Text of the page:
Homemade Greek-Style Yogurt
Easy Greek-style yogurt that doesn't require straining to thicken
- < BATCH SIZE >
- < SMALL >
- 1-2 1-2 1-2 qt (1-2 L) milk, whole or lowfat
- 1/2 1 1/2 1 1/2 - 1 cups powdered milk
- 1 1 1 Tablespoons yogurt
- < MEDIUM >
- 2 2 2 gallons (4 L) milk
- 1-2 1-2 1-2 cups powdered milk
- 2 2 2 Tablespoons yogurt
- < LARGE >
- 2 2 2 gallons (7-8 Liters) milk
- 2-3 2-3 2-3 cups powdered milk
- 3 3 3 Tablespoons yogurt
- > Large pot
- to Thermometer to measure milk temperature and oven/cooler temp.
- to Jars and/or containers to hold your yogurt
1. Begin heating the milk in the pot. Stir the bottom of the pot occasionally to keep it from scalding or burning.
2. Add powdered milk after 150 degrees (65 C) and mix well. (It doesn't mix well when the milk is cold.)
3. Heat milk to 115 degrees (47 C) if very fresh and pre-pasteurized or 180 degrees (82 C) if unpasteurized or if a few days old to extend the life.
4. Remove from heat and cool to 115 degrees (46 C). If a film forms, you can skim it off. Cool it faster by making a cold water bath in your sink.
5. Mix 1-3 Tbl yogurt (see chart above) with about 1/2 cup of the warm milk. Add back to the rest of the milk and stir thoroughly (stir at least 10 seconds, up and down, and side to side).
6. Put warm milk into jars or containers.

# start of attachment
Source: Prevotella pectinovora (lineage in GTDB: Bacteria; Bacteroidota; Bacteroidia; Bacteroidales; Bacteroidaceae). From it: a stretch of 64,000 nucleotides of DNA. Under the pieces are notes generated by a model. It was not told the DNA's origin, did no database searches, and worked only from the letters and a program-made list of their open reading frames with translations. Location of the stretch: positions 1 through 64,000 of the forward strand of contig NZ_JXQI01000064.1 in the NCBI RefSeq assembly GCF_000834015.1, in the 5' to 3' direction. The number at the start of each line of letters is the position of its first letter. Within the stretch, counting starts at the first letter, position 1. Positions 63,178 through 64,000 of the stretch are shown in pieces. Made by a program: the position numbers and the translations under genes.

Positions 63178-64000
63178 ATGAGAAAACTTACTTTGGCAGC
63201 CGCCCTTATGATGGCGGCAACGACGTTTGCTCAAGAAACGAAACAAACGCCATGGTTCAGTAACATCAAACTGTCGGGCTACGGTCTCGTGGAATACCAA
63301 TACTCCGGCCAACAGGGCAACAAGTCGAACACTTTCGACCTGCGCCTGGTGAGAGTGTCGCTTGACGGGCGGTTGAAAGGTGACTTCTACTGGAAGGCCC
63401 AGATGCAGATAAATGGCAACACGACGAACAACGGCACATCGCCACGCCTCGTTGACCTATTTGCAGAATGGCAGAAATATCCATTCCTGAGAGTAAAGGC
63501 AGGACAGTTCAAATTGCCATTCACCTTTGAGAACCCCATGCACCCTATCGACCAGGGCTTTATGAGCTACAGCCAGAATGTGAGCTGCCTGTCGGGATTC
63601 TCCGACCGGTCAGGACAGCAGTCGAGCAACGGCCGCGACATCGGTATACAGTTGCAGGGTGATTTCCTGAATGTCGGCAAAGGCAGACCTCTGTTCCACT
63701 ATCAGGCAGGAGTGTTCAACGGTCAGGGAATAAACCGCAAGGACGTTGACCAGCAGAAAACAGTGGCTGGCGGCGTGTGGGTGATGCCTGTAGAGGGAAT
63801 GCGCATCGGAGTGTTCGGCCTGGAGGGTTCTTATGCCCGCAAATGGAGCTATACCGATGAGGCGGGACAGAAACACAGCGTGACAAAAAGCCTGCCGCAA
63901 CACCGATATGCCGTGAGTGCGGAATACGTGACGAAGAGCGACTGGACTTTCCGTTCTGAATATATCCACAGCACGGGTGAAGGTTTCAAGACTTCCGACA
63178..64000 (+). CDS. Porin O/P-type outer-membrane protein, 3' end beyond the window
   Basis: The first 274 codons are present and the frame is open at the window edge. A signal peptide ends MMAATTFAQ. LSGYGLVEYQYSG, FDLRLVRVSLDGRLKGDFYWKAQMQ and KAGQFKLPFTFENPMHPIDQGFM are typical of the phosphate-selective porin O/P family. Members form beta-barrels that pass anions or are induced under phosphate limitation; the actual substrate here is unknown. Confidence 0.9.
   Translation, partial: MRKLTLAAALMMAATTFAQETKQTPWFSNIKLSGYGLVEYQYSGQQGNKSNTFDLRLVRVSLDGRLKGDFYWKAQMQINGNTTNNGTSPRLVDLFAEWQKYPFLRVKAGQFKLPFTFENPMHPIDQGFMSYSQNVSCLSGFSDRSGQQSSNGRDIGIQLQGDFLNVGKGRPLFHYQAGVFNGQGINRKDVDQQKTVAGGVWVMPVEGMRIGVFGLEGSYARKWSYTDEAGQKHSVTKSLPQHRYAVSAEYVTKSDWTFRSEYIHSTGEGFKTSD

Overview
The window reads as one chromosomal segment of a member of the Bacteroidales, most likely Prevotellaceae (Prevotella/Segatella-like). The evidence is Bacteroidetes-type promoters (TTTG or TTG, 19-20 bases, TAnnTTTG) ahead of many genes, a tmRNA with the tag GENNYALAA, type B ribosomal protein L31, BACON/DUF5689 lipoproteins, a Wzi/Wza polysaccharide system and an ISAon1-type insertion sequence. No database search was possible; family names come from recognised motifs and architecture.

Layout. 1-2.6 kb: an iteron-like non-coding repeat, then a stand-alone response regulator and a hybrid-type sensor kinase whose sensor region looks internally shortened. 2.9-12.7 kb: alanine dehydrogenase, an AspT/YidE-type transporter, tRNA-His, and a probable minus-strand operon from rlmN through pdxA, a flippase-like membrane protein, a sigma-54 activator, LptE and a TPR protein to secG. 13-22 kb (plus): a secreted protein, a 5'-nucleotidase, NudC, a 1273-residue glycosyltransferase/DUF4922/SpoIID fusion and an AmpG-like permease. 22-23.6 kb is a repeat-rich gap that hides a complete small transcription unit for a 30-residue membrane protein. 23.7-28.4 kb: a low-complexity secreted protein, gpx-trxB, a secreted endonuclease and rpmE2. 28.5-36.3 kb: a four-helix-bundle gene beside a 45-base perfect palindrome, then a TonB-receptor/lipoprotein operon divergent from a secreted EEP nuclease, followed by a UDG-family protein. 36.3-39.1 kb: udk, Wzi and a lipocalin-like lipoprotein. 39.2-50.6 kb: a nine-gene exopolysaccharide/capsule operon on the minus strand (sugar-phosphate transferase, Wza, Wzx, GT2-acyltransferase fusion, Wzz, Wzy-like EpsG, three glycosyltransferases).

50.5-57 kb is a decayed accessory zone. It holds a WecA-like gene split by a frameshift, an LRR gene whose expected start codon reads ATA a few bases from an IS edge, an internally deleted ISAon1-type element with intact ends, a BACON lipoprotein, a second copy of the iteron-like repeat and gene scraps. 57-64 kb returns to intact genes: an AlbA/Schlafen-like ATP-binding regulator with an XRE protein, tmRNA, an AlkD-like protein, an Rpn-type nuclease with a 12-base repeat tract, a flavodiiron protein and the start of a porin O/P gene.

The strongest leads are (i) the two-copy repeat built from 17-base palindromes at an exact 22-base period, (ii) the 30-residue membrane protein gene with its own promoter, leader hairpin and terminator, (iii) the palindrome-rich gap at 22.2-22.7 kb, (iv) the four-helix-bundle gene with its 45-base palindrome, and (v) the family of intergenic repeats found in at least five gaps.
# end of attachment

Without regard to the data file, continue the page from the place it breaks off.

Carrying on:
7. Put jars into a cooler or oven with the light on for 8-12 hours. Maintain 105-115 degrees (40-46 deg C). More time yields more sour yogurt. I put a towel over the top, but don't add the lids for this step.
8. Add any sweeteners or flavors: fruit, jam, honey, sugar, vanilla, etc.
9. Put lids on jars and refrigerate for 4 hours. You can freeze some for frozen yogurt.
- Raw milk is safe to use because you will heat it enough to pasteurize it.
- The powdered milk can be whole or lowfat. Utrapasteurized reportedly doesn't work as well.
- You can alternately add fruit and flavorings to the bottom of the jars before filling. It's probably best to add honey after it "cooks" since honey may kill off some of the starter bacteria.
- The yogurt you use for a starter can be plain or sweetened, but should have these bacteria strains: Lactobacillus bulgaricus and Streptococcus thermophilus. In Uruguay, Claldy brand has these strains listed. (If you try using the Argentinian Greek yogurt for a starter, let me know if it works! I couldn't find the bacteria strain on the label.)
- The contents of a couple of probiotic capsules also works (check the strains)
- Save a little from your batch in the fridge or freezer (in an ice cube tray works well) as starter for your next batch.
- To keep a cooler warm, you can also use 115 degree water. Heat it on the stove and pour the water in your cooler until it comes to the half way mark on your jars or a little higher. Or fill some extra jars with hot water. The cooler keeps the water at around 115 for a long time.
- For a comparison of different yogurt starter cultures, visit www.culturesforhealth.com/choosing-a-yogurt-starter-culture. The advantage of the two traditional bacteria strains is that they are reusable in new batches.
- The milk can alternately be heated unsupervised in a crock pot. It takes at least 2.5 hours to get to temperature, so I prefer the stovetop method.